We searched the native forests of Oʻahu to look for ʻakoko planthoppers, a curious-looking insect with a distinctive horn on its forehead longer than the bug itself.
The Hawaiian Islands are home to 22 species of ʻakoko — Chamaesyce — 15 of which are endemic, and 6 of which are endangered. ʻAkoko belongs to the Euphorbiaceae family of plants all of which produce a poisonous milky sap to ward off herbivores. The sticky white sap is caustic and irritating to the skin and eyes.
The amazing thing about this planthopper is that it feeds on the poisonous sap of ʻakoko. Hence its name, the ʻakoko planthopper or delphacid planthopper. I learned from Betsy Gagne that a Hawaiian nickname — “umiʻi ʻakoko” — was coined for the planthopper. “Umiʻi” is a sharp pain in the side like the piercing of a needle. “ʻAkoko” is the planthopper’s host plant.
The ʻakoko planthopper — Dictyophordelphax mirabilis — is tiny — under a quarter inch long — and is endemic to Oʻahu. There is also an ʻakoko planthopper endemic to Kauaʻi — Dictyophordelphax swezeyi — whose horn is slightly shorter than its Oʻahu cousin. These creatures are tiny, not easy to find, and skittish. You must be quiet and move slowly in order to not scare them away.
When I posted video and photos to the Hawaiian Entomology Society facebook page, I learned from Sam Gon III that like other delphacids, the ʻakoko planthopper is a piercing and sucking insect. But curiously, is it not the long horn that does the piercing and sucking.
Karl Magnacca said that the mouth, beak, stylet, or rostrum of the insect is located between the front legs — the dark area under the bug in the photo above.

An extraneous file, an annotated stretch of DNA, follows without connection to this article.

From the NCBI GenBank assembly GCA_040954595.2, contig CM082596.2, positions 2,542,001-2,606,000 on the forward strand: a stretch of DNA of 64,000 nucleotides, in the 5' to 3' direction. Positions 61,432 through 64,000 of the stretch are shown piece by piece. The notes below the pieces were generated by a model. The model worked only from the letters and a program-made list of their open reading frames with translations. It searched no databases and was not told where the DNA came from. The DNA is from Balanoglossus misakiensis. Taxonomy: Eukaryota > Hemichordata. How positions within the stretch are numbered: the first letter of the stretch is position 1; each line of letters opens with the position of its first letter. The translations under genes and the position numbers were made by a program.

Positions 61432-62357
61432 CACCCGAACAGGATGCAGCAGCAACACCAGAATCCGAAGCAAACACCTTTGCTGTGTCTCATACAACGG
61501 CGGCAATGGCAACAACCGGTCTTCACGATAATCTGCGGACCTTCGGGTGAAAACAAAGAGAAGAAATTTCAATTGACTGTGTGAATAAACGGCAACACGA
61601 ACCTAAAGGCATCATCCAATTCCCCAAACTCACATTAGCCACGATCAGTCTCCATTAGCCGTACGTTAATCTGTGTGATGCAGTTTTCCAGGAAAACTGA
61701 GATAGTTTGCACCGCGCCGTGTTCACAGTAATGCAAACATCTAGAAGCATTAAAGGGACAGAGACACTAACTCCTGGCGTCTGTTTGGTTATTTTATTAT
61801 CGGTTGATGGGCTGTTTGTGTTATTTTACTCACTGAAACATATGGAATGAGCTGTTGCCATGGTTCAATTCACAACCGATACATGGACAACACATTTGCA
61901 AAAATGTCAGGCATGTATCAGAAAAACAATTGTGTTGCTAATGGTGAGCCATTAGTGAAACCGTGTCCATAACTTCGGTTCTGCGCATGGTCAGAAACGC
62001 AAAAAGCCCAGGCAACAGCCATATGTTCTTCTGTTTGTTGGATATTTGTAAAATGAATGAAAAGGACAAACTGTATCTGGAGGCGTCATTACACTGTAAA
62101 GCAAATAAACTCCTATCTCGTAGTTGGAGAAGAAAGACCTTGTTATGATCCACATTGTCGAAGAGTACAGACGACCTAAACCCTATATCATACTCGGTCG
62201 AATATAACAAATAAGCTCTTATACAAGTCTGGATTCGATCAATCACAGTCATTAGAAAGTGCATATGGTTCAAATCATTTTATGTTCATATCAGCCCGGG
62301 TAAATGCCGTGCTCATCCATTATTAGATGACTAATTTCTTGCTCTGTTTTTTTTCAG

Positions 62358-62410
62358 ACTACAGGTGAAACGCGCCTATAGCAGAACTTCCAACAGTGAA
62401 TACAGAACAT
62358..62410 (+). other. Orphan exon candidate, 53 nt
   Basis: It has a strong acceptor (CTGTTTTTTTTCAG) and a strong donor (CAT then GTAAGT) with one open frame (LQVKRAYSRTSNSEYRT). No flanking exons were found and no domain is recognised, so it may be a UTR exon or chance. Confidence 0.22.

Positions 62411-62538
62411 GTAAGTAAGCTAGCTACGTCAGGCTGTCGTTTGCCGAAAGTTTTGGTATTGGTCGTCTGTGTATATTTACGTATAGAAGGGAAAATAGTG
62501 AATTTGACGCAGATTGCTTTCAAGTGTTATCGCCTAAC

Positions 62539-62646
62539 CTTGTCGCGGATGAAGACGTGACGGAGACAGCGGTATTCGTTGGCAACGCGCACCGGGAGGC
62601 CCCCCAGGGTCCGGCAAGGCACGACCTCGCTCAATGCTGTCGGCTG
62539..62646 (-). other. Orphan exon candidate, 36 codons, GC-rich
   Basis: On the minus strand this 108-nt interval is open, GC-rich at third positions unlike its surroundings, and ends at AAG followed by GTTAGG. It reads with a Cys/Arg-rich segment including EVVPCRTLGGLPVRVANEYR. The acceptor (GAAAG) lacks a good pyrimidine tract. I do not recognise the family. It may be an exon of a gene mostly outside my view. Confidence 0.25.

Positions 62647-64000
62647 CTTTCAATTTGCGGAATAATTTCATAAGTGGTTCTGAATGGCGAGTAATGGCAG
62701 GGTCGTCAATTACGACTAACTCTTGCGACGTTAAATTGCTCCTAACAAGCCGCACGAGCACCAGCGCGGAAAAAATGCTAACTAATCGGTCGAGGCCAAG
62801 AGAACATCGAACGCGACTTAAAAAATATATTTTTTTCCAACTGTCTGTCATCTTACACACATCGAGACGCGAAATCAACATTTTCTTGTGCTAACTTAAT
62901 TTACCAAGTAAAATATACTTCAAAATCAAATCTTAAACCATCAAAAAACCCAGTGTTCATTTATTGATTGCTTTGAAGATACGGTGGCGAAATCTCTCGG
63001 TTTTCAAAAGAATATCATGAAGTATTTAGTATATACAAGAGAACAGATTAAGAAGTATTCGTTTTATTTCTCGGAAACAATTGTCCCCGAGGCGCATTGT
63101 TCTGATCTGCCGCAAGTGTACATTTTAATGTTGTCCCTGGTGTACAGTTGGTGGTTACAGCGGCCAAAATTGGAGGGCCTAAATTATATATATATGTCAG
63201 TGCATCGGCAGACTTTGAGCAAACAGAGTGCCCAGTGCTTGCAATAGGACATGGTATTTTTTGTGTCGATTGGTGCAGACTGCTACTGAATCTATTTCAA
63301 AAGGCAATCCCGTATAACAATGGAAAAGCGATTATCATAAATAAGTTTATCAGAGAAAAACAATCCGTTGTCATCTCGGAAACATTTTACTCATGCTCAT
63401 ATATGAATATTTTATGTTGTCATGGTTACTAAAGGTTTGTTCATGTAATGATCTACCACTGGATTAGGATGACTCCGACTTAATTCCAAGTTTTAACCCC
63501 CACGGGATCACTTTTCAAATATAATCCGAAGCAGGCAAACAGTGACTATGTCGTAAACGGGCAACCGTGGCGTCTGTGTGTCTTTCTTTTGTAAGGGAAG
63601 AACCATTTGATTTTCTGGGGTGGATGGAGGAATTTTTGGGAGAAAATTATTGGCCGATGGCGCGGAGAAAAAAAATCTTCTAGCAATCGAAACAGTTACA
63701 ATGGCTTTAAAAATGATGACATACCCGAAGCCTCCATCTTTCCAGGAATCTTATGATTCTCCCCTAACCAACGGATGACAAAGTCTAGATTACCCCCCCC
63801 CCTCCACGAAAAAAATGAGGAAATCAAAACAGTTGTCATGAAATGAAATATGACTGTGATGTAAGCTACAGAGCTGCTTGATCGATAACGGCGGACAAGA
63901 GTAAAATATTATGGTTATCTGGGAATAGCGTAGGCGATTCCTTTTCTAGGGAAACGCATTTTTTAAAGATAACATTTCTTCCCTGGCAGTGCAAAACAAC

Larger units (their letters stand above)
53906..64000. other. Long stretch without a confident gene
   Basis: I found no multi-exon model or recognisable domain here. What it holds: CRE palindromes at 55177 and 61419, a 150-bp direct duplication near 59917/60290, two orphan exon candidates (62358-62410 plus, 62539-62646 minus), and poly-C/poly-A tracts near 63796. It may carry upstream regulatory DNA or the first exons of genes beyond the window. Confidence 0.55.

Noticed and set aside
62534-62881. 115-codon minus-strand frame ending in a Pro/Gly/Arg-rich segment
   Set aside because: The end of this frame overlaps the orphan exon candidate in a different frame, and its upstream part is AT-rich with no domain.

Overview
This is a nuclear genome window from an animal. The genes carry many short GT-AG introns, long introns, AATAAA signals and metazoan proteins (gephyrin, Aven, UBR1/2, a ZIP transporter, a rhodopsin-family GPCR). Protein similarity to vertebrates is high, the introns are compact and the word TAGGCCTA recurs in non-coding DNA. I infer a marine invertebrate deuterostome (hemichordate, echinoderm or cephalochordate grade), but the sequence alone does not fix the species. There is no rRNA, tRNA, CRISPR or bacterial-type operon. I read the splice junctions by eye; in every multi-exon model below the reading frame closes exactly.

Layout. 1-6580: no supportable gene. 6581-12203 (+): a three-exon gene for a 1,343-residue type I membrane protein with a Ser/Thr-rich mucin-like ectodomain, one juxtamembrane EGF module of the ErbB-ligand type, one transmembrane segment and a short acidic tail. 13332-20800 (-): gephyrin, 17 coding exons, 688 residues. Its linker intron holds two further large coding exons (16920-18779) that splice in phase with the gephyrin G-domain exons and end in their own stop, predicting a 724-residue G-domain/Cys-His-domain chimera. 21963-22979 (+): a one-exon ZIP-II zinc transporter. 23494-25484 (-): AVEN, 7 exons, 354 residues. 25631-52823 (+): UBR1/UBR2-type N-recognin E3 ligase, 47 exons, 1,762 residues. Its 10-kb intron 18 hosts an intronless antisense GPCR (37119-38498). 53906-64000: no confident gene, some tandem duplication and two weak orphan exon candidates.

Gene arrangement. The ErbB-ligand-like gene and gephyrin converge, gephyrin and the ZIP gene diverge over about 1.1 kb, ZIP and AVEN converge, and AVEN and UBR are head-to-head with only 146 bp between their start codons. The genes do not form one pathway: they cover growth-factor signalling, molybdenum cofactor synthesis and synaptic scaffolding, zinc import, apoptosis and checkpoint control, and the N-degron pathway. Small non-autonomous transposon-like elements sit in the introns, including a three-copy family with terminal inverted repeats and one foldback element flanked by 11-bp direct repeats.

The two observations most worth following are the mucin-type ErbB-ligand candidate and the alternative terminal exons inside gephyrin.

Will Haines said that the cephalic horn extends from the forehead of the insect, and is not a nose or mouth-part of any kind. A branch of the gut extends up to the tip of the horn, and one theory is that the horn detoxifies the sap prior to digestion. Other planthoppers in other families around the world have similar horns and another theory is that the horns have musculature that helps the insect suck up sap.
Still more theories include that the horn plays a protective function — the ingested sap in the horn makes it unpalatable to predators and that the elongated head camouflages the insect as a thorn or twig.
Feeding on sap can be dangerous. We saw a dead ʻakoko planthopper that appeared to have gotten stuck on some sticky sap, could not free itself, and died.
The tiny insects are fascinating to watch. Take a look at this video of the planthoppers as they scurry about branches of ʻakoko. Such neat little creatures.
Thanks to Chris Wong who spotted all 6 of the planthoppers we saw and who “took one for the team”.
Thanks to members of the Hawaiian Entomology Society who responded to my inquiries about the ʻakoko planthopper. Mahalo for the great information!
Personal communication with Betsy Gagne
Personal communication with Karl Magnacca
Personal communication with Sam Gon III
Personal communication with William Haines
Delphacid Planthopper, Bishop Museum
Hawaiian Insects and Their Kin by F.G. Howarth and W.P. Mull, pg 98, University of Hawaii Press
Hawaiian Natural History, Ecology, and Evolution By Alan C. Ziegler
Umii – Parker Hawaiian Dictionary